Brillouin Energy Corp. will distribute 10% of its net profit to BEC Ltd. until the total distributed profit reaches ten times the initial fund value, after which

Brillouin Energy Corp. will distribute 5% of its net profit to BEC Ltd. in perpetuity

BEC Ltd. will distribute all revenues received from Brillouin Energy Corp. to unit holders equally on a per unit basis.

“I’m determined to bring the Hot Tube to market,” says Robert Godes. “We’ve got original equipment manufacturers (OEMs) that can design our reactor into highly energy-efficient products and de-carbonize this planet.”

The amount of hydrogen in an average glass of water contains enough energy density, when applied to Brillouin Energy’s unique boiler systems, to power 30,000 homes for a year.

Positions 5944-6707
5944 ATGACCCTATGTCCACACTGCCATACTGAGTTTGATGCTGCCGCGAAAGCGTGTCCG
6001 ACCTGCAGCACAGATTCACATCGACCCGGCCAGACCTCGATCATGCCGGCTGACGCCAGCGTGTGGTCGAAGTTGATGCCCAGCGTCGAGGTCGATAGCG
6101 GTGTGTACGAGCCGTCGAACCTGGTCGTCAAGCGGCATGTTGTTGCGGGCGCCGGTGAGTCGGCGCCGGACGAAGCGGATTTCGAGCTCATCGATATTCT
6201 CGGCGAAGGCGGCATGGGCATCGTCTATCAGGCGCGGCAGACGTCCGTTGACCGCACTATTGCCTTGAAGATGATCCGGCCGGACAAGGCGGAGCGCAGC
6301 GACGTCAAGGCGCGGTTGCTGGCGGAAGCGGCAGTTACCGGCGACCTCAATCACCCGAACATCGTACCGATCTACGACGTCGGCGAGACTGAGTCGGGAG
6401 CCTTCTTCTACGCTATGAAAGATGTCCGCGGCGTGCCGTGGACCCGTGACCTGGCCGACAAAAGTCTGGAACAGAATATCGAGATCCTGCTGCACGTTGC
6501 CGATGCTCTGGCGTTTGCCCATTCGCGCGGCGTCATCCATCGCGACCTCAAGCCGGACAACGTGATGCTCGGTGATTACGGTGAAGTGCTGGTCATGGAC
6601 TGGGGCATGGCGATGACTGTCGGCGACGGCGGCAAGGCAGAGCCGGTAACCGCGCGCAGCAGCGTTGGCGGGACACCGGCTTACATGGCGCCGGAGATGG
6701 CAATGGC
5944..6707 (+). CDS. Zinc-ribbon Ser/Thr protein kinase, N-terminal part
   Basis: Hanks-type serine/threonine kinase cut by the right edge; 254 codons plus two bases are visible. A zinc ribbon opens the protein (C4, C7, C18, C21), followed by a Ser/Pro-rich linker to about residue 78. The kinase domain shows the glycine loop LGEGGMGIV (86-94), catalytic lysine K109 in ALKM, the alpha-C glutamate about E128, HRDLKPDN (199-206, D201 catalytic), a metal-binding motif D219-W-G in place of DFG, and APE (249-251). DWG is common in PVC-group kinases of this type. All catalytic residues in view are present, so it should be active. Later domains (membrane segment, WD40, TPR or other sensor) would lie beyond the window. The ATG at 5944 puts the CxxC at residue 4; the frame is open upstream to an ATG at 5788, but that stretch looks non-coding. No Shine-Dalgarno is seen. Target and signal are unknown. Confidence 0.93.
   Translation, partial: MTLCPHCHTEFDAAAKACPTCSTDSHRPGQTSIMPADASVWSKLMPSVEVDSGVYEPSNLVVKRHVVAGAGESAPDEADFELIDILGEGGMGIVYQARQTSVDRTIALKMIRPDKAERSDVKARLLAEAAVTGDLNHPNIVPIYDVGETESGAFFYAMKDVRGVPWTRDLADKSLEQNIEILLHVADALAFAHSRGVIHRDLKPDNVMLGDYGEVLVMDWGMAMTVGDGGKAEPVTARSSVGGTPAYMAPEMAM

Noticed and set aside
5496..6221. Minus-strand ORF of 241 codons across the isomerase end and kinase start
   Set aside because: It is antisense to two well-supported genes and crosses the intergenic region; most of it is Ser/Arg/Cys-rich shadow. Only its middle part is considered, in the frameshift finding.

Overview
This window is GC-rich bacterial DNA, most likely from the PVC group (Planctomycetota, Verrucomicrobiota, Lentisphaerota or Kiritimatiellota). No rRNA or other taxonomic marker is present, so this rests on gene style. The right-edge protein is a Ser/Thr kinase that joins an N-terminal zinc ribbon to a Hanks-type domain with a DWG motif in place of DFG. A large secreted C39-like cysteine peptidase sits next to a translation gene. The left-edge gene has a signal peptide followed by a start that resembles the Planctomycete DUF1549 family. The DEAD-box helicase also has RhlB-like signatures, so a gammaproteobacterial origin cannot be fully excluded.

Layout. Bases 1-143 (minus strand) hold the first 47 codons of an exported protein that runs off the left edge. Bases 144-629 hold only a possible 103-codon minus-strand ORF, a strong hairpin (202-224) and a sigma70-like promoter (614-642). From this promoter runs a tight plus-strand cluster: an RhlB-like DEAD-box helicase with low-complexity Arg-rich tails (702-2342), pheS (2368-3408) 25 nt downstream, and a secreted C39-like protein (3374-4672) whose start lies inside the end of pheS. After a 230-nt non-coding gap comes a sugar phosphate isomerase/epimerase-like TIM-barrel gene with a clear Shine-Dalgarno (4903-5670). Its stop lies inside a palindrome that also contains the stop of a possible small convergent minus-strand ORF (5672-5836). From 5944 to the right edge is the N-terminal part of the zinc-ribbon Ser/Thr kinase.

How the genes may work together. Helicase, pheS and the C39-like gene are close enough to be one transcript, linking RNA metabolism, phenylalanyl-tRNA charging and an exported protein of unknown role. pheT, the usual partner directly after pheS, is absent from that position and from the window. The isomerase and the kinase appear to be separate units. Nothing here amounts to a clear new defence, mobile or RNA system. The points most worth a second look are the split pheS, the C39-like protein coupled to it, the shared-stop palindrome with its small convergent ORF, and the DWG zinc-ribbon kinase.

Listen to Brillouin Energy’s President and Chief Technical Officer Robert Godes discuss, science, technology, and LENR theory on the twentieth episode Cold Fusion Now! podcast with Ruby Carat on our podcast page, or, subscribe in iTunes.


Cold Fusion Now! brings the voices of breakthrough energy scientists to the public and we need your financial support to continue. Go to our website at coldfusionnow.org/sponsors/ to be a Cold Fusion Now! SuSteamer or sign-up on Patreon.

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Edmund Storms on the Cold Fusion Now! podcast

Nuclear chemist and former Los Alamos National Laboratory rocket scientist Dr. Edmund Storms has been researching cold fusion/LENR since 1989 and talks with Ruby Carat on the Cold Fusion Now! podcast about this new area of science founded by Drs. Martin Fleischmann and Stanley Pons.